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Phoenix, AZ, United States

Bobrow B.J.,50 North 18th Avenue | Panczyk M.,50 North 18th Avenue | Subido C.,King County Regional EMS System
Current Opinion in Critical Care

Purpose of review: Early bystander cardiopulmonary resuscitation (CPR) provides a vital bridge after collapse from cardiac arrest until defibrillation can be performed. However, due to multiple barriers and despite large-scale public CPR training, this life-saving therapy is still not rendered in a majority of cardiac arrest events. As a result, cardiac arrest survival remains very low in most communities. Recent findings: Several large-scale studies have shown the benefits of dispatch-assisted CPR. These studies have confirmed that on-going dispatch-assisted CPR programs that use a simplified and abbreviated set of standardized questions can hasten the recognition of cardiac arrest. Dispatchers can also utilize strategies to help bystanders overcome the obstacles to beginning CPR. In some communities, dispatch-assisted CPR accounts for up to half of all bystander CPR. Dispatch-assisted CPR programs combined with large-scale public CPR training may be what is needed to elevate CPR rates and survival from out-of-hospital cardiac arrest nationally. Summary: This review focuses on the rationale and evolving science behind dispatch CPR instructions, as well as some best practices for implementing and measuring dispatch-assisted CPR with the goal of maximizing its potential to save lives from sudden cardiac arrest. © 2012 Wolters Kluwer Health | Lippincott Williams & Wilkins. Source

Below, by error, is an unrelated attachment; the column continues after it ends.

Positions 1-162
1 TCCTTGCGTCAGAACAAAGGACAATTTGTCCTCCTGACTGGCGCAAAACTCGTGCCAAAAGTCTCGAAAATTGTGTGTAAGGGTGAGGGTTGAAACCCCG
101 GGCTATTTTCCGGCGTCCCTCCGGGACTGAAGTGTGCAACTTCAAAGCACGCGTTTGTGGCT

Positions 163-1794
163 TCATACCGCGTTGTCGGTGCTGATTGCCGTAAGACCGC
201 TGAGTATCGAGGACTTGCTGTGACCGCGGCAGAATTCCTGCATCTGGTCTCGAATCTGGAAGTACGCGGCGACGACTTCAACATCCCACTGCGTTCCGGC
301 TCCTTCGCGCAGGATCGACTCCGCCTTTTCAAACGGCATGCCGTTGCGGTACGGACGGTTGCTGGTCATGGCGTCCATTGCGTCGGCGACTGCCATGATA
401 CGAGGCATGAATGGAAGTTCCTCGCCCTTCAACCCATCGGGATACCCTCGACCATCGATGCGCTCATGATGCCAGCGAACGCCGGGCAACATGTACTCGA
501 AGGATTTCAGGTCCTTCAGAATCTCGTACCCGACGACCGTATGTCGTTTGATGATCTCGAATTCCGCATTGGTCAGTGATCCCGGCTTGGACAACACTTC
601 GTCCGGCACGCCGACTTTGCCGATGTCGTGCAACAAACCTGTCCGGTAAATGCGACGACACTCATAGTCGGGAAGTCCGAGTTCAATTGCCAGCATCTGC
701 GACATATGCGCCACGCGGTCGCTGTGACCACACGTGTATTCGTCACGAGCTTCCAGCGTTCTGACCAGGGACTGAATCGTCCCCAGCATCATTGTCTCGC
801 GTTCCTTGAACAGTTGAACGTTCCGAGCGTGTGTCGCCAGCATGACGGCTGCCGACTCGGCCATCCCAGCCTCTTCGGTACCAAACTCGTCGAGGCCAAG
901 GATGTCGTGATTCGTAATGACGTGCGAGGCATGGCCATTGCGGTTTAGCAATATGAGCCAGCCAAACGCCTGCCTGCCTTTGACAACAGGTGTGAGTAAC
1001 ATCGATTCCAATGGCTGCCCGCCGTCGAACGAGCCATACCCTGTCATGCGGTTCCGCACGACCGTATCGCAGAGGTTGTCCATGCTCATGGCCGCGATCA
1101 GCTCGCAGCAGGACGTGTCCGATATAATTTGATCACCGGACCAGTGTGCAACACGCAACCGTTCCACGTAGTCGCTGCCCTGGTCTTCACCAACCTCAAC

Patel M.K.,Centers for Disease Control and Prevention | Chen S.,Centers for Disease Control and Prevention | Pringle J.,Centers for Disease Control and Prevention | Russo E.,Centers for Disease Control and Prevention | And 11 more authors.
Journal of Food Protection

An outbreak of Salmonella serotype Montevideo infections associated with multiple locations of restaurant chain A in Phoenix, AZ, was identified in July 2008. One infected individual reported eating at a chain A catered luncheon where others fell ill; we conducted a cohort study among attendees to identify the vehicle. Food and environmental samples collected at six chain A locations were cultured for Salmonella. Restaurant inspection results were compared among 18 chain A locations. Routine surveillance identified 58 Arizona residents infected with the outbreak strain. Three chain A locations, one of which catered the luncheon, were named by two or more case patients as a meal source in the week prior to illness onset. In the cohort study of luncheon attendees, 30 reported illness, 10 of which were later culture confirmed. Illness was reported by 30 (61%) of 49 attendees who ate chicken and by 0 of 7 who did not. The outbreak strain was isolated from two of these three locations from uncooked chicken in marinade, chopped cilantro, and a cutting board dedicated to cutting cooked chicken. Raw chicken, contaminated before arrival at the restaurant, was the apparent source of this outbreak. The three locations where two or more case patients ate had critical violations upon routine inspection, while 15 other locations received none. Poor hygiene likely led to cross-contamination of food and work areas. This outbreak supports the potential use of inspections in identifying restaurants at high risk of outbreaks and the need to reduce contamination of raw products at the source and prevent cross-contamination at the point of service. Source

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